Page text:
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My Best Images From 2016

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Dupont Circle -- Washington, DC (August 2014)Contax T + Zeiss Sonnar 38/2.8Kodak T-Max 100 + Commercial monochrome processing

Dupont Circle
Washington, DC (August 2014)
Contax T + Zeiss Sonnar 38/2.8
Kodak T-Max 100 + Commercial monochrome processing

Adieu 2016.  We hardly knew ye…

Here — in no special order — are the very best images I shared with you during the past twelve months.  They include digital and film photographs, both color and monochrome — from rangefinder film cameras, various film and digital point-and-shoots, and iPhones (the specifics are in the captions of each image). Continue Reading →

My Best Images From 2014

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Here are the very best images I have to offer you, from the 5,000+ that I captured during the course of the past twelve months.  They include both digital and film photographs — all from high-end rangefinder cameras, various film-based point-and-shoots, and iPhones (the specifics are in the captions of each image).

For those that are interested in how my photography has grown since last year, here are my best images from 2013.

Enjoy!


January

Continue Reading →

My Best Images From 2013

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20130302-02044Here they are…

The very best I have to offer, from over 4,000 photographs that I captured over the past twelve months.

Enjoy, and be sure to click on any of the photos to see a larger version with enhanced detail! Continue Reading →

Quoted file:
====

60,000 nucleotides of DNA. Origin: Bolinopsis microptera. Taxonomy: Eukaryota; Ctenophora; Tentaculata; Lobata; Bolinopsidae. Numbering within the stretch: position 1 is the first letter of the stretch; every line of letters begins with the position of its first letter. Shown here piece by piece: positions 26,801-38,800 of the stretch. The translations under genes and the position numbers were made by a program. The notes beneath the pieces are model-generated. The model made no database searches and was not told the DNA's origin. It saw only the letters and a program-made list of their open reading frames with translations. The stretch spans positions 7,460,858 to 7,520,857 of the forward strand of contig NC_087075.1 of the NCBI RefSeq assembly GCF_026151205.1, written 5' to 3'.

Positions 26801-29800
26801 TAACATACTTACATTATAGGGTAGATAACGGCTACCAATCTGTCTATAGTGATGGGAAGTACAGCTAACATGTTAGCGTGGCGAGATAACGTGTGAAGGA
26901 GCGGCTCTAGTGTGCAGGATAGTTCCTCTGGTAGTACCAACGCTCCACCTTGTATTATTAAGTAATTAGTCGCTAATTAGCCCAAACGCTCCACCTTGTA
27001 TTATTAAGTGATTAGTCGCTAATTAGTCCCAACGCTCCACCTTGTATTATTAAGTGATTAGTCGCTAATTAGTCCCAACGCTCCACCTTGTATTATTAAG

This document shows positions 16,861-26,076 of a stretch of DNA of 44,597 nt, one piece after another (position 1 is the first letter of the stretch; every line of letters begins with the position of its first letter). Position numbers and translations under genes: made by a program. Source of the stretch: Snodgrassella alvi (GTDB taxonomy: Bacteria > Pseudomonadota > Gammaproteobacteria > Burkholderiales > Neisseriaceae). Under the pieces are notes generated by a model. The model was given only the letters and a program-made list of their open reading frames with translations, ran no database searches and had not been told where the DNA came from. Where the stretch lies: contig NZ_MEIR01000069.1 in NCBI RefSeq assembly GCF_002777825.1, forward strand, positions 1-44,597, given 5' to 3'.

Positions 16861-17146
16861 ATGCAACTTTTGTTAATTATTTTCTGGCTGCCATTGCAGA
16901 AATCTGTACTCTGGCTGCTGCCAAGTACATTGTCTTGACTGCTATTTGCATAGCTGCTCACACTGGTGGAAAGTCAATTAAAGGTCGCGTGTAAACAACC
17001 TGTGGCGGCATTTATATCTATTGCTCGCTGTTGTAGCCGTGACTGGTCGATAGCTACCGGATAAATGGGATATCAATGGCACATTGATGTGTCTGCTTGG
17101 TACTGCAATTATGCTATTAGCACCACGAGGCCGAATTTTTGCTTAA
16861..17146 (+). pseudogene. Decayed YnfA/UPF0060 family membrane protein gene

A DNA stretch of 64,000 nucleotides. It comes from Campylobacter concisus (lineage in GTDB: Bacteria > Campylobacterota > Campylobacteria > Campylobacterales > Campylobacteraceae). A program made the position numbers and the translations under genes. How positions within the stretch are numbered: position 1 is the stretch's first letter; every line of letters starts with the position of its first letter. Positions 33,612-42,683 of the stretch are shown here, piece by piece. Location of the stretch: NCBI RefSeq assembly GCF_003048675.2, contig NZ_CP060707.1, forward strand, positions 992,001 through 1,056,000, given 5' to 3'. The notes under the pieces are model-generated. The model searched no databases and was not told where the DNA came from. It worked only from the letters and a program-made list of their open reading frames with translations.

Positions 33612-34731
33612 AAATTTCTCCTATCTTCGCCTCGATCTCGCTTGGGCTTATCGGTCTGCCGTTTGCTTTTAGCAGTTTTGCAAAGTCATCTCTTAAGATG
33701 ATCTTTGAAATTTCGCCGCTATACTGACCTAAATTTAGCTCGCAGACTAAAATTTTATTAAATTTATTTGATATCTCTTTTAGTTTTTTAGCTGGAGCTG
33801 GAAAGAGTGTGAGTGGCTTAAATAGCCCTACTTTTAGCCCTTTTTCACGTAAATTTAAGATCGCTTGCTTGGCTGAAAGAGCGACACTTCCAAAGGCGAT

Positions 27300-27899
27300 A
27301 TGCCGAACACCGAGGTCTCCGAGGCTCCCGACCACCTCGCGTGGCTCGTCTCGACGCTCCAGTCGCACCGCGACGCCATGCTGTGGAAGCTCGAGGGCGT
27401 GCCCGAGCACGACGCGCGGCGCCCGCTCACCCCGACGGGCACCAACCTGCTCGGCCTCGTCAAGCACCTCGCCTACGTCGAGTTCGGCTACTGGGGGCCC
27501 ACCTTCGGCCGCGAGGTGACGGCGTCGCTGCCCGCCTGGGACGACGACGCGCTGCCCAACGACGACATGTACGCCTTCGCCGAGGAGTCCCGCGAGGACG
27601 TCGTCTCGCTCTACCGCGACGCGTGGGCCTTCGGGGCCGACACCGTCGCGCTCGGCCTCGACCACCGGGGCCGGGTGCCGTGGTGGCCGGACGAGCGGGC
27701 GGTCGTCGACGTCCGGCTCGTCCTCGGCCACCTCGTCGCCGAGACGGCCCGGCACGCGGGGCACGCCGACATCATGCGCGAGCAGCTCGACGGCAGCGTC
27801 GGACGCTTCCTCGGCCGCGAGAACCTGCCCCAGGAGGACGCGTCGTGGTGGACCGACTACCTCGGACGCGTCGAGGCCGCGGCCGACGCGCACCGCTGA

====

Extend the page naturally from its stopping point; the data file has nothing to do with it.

Dreaming and learning

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It’s a reality – one that I never thought would happen so long as Cindy and I were married together.  We are going to buy a sailboat.  More specifically – a sailing catamaran.  We don’t yet know the exact date we’ll be making the purchase, but right now – if our savings rate matches what we expect it to be in the weeks and months to come – it looks like we may be placing an order for a brand new boat in the late spring of 2012.  This road has been surprising.  Cindy sailed small boats as a kid in Annapolis and liked it, but wasn’t infatuated with it.  After we got married she was still slightly interested in sailing, but only as a distant observer and maybe a one-time rental.

Then we went to Hawaii in March of last year and rented a tandem kayak together.  For some reason, that really tickled her fancy and we purchased two Hobie kayaks a couple of months later.  They were well received by both of us, but she wanted something a little bigger that we could both be on together for this year – which is when we bought a sailing trimaran, a Hobie Mirage Tandem Island.